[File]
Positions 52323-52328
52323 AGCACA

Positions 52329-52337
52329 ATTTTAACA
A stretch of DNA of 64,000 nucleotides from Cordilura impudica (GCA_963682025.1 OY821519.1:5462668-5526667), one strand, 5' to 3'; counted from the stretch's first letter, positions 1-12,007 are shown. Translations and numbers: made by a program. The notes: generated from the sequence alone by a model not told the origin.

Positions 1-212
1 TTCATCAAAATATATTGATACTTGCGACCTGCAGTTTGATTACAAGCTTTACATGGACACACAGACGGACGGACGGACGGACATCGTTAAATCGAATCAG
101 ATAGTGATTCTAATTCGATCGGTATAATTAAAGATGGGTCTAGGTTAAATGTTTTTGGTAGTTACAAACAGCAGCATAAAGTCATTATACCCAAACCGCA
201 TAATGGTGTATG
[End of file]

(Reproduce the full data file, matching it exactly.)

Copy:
Positions 52323-52328
52323 AGCACA

Positions 52329-52337
52329 ATTTTAACA
A stretch of DNA of 64,000 nucleotides from Cordilura impudica (GCA_963682025.1 OY821519.1:5462668-5526667), one strand, 5' to 3'; counted from the stretch's first letter, positions 1-12,007 are shown. Translations and numbers: made by a program. The notes: generated from the sequence alone by a model not told the origin.

Positions 1-212
1 TTCATCAAAATATATTGATACTTGCGACCTGCAGTTTGATTACAAGCTTTACATGGACACACAGACGGACGGACGGACGGACATCGTTAAATCGAATCAG
101 ATAGTGATTCTAATTCGATCGGTATAATTAAAGATGGGTCTAGGTTAAATGTTTTTGGTAGTTACAAACAGCAGCATAAAGTCATTATACCCAAACCGCA
201 TAATGGTGTATG